It is the same with our faith. As children we take it for granted but as we grow and mature into adulthood we see more and more complexities. And our faith needs to become more sophisticated as a result. We begin to see that life as a follower of Jesus is all about choices and that sometimes it is very hard to discern the right choice. As Catholics we tend to see faith as given and static and this often blocks our faith development.
There is a real difference between the person assailed by doubts and those who deliberately reject their faith or who through neglect fall away from the practice of their faith and end up having completely excluded God from their life. And the difference is that the doubts come unbidden and unwanted.
They want to believe but find themselves doubting and they feel that God is far away. It is as if the anchor that they held onto earlier in life has now come loose.
Clearly there is no deliberate choice here. This is quite patently not a rejection of God but an anxiety state. It is difficult to deal with because the person generally feels that God is far away.
I think that this is a condition that most dedicated followers of Christ will go through at sometime or other. It is certainly something that the great saints have experienced and described. It is as if God removes himself for a time and we feel bereft and without hope and it can be experienced as a time of testing or loss.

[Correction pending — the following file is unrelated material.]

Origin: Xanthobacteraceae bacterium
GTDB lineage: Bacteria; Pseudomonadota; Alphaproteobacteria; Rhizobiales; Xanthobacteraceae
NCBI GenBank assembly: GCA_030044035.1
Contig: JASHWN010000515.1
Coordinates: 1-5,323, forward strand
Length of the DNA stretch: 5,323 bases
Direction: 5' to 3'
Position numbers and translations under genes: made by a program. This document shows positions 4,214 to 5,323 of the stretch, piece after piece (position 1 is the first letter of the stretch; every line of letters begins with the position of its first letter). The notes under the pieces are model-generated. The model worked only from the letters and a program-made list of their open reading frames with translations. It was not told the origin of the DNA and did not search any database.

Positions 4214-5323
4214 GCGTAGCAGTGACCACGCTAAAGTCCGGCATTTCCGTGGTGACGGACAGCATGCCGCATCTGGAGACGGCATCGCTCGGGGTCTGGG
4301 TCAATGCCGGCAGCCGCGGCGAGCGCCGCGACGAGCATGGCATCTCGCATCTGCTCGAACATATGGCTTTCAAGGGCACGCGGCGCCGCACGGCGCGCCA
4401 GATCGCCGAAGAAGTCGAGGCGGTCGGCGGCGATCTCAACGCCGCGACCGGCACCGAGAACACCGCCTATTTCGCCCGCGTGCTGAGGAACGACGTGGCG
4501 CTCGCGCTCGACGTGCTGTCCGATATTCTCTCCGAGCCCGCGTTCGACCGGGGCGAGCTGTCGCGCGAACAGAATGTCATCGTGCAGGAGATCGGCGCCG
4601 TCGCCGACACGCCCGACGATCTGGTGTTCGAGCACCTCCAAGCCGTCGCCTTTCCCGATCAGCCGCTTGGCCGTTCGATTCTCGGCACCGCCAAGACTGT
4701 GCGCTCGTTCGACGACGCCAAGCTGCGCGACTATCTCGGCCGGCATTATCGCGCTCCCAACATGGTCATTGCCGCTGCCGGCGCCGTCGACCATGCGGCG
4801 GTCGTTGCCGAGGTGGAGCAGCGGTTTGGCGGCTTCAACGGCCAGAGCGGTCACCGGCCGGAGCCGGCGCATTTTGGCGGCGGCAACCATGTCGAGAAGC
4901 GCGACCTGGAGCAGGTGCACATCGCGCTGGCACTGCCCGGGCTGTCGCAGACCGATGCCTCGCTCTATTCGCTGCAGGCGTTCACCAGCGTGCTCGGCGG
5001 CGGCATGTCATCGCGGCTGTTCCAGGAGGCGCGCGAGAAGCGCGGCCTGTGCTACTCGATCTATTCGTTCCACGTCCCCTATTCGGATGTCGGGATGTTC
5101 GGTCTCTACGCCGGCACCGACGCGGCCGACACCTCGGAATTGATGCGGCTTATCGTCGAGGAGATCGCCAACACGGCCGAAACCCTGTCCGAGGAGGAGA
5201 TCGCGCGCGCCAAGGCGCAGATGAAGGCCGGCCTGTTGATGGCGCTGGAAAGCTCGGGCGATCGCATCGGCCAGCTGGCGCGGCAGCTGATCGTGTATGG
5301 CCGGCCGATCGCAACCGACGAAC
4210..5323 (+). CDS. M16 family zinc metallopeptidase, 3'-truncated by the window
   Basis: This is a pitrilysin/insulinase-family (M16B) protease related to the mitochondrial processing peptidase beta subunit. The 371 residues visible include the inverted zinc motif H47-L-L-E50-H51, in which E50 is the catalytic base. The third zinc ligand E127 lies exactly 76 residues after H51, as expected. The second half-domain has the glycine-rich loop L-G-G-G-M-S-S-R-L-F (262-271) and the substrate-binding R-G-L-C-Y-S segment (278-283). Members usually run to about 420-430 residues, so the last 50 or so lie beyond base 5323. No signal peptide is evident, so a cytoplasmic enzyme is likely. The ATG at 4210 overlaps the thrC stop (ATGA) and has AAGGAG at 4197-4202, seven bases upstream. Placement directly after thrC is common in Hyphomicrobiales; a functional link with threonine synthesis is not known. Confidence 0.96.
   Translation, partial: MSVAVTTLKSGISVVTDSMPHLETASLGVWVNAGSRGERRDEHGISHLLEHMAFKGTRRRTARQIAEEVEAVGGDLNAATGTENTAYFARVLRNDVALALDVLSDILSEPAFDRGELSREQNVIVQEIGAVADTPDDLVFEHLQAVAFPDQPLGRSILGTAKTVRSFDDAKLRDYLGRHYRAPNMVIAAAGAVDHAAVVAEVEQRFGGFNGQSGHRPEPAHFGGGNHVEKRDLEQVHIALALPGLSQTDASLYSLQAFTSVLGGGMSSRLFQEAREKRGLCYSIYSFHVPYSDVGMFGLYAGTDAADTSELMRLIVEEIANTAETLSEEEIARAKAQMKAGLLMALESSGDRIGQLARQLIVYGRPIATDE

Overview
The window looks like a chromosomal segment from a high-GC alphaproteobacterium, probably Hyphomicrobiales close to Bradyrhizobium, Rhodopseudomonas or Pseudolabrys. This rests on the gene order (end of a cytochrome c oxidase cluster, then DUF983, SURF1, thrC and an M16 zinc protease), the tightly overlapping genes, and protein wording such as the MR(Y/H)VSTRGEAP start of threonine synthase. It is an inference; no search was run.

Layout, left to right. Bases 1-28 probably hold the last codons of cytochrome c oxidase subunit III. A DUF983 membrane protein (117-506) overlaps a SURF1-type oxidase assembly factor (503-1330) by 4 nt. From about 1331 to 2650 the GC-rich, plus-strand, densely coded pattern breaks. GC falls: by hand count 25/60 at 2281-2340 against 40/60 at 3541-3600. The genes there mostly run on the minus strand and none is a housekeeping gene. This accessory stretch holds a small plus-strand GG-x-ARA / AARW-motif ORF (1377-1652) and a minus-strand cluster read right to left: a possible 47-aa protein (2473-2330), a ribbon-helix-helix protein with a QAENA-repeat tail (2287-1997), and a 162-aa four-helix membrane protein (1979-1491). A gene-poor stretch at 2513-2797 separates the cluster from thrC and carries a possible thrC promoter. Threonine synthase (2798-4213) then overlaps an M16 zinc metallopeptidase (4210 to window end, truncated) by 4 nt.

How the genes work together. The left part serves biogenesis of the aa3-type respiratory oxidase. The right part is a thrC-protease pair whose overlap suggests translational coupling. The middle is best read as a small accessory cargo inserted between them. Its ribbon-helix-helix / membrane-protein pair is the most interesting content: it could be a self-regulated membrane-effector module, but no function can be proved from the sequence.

The thing to hang onto is that these feelings and doubts are unwanted. We want to believe but find ourselves full of uncertainties. And if we can keep that desire to believe at the front of our minds it will help us through these difficulties.
As we have noted faith is not something static; it is not something that once achieved remains the same forever. This is because we believe in a person—God—and since all relationships are essentially dynamic so is our relationship with God. We experience this in marriage and the other relationships in our life, there is always some movement and change.
Our relationship with God is no different; over time we experience similar adjustment and change. Sometimes God seems extraordinarily close and at other times further away.
We use these terms near and far but what we are talking about is not that it is God who is near or far but how we experience him. God is everywhere and indeed he is closer to us that we are to ourselves but he exists in an entirely different order from us.